Reviewed by: Keith Nixon
Genre: Contemporary Fiction/Humor
Approximate word count: 125-130,000 words
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Danny Gillan was raised and still lives in Glasgow, Scotland. His first ambition was to be a musician, but ended up in the pub and hotel trade for a number of years in a wide variety of roles, interspersed with periods in social care.
Danny has written two novels, and a series of short stories which have appeared in several magazines and anthologies.
You can learn more about Danny on his blog.
Claire Rivers returns home to find her husband, Bryan, has committed suicide, no longer able to deal with his depression. A music executive, Jason Clemence, calls and offers Bryan the recording contract he’d always craved, unfortunately the artist is no more. Claire however, at Clemence’s suggestion, agrees to publish Bryan’s music posthumously, to massive success…
I’ve previously reviewed another piece of Danny Gillan’s work, A Selection of Meats and Cheeses – a collection of short stories, so I was very pleased to pick up a full-length novel of the author’s.
This is a long book (for me anyway) at 130,000 words however, even the shortest of narratives can feel like they take forever to read if they’re badly written, and vice versa. In this case the story literally tripped off the pages and I found myself hooked – Will You Love Me Tomorrow becomes increasingly compelling as it progresses.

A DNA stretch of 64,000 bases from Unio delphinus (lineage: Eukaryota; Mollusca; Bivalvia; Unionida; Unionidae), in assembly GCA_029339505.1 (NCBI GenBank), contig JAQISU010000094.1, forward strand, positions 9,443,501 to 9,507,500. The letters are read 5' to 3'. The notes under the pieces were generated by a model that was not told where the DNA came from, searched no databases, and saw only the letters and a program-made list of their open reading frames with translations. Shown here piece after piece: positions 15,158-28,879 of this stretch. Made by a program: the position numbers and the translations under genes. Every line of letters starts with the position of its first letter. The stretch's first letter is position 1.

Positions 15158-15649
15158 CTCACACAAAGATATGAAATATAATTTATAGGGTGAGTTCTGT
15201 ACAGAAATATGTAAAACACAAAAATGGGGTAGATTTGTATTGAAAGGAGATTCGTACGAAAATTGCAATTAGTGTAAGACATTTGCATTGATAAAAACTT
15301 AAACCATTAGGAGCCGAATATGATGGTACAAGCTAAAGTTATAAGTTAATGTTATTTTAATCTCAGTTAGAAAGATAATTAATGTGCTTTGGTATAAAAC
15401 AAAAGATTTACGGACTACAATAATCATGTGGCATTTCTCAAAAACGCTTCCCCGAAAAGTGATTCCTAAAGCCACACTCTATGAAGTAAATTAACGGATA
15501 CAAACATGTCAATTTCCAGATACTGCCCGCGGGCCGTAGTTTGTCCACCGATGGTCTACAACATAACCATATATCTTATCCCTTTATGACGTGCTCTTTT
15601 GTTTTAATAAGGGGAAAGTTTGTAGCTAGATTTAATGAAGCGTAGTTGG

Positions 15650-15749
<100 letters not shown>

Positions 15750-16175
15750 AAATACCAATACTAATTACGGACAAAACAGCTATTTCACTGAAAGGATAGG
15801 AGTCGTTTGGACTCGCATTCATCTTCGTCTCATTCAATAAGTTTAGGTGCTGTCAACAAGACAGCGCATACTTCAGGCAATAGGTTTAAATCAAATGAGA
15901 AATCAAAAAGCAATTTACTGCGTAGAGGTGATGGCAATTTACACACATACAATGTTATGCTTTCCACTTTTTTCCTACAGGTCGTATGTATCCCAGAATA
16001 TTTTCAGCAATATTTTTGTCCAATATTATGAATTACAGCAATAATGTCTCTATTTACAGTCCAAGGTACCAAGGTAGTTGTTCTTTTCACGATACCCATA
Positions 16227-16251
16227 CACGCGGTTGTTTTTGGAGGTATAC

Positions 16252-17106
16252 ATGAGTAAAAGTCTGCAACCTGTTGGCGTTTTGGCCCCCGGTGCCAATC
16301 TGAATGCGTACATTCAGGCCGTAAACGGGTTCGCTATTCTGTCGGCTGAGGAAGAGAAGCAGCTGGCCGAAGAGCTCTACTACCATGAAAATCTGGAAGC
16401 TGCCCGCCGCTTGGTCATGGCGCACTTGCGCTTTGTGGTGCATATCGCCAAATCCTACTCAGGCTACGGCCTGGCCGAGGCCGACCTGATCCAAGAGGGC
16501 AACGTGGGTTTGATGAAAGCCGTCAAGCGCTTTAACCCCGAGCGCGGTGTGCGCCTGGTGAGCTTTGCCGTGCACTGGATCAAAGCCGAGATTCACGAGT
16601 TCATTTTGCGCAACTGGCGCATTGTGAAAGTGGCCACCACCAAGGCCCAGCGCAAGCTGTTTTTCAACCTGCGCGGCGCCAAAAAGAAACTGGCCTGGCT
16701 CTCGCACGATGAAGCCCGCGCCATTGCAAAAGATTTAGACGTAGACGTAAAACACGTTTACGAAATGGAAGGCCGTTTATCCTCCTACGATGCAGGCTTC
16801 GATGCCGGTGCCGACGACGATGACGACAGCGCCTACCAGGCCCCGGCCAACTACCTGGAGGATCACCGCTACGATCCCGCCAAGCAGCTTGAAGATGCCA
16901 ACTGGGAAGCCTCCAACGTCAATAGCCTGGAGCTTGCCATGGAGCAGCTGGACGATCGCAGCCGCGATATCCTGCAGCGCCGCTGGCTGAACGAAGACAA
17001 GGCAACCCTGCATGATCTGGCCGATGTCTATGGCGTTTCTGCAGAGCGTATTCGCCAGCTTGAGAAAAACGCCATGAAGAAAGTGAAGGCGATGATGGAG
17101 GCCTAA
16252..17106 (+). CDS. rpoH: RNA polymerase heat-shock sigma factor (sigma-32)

One of the aspects I liked about it was the relatively few characters, meaning the author achieved a significant focus on the impact of Bryan’s depression / suicide. All were strong, well-drawn and added to the story and its progression. One in particular I liked was Clemence’s boss – Phillip Doland. He’s someone most of us would recognize (I do), a manager who’s risen to the top on other people’s hard work. Phillip uses bizarre swear words and is oblivious to everyone around him because all he sees is himself.
Claire herself is also very good. She could have been swept away in the suicide and aftermath, but strengthens throughout and finally turns the tables on the record company. Jason is a fish out of water, one minute confident, the next shaky. His interaction with Phillip is well done. Another valuable character is Bryan’s brother Thomas. He’s dislikable, a stuffed shirt who never valued his brother’s ability.
The story is made all the more touching, because, with the suicide laid out at the beginning, the reader knows the characters can do nothing to prevent Bryan’s fall. But we see the why and the characters learning from this as an experience.
The author’s experience in this field came through very clearly. Gillan doesn’t glorify the depression, rather it is portrayed as an affliction that can have a terrible impact on people – the treatment was compassionate, caring and tinged with humour. In fact, the latter element lifted the story too, it was by no means down and depressing. Ultimately it was uplifting and positive. The conclusion was satisfying.
Well written, touching, funny and reinforced my view that Danny Gillan is a high quality writer.
Rating: ***** Five Stars.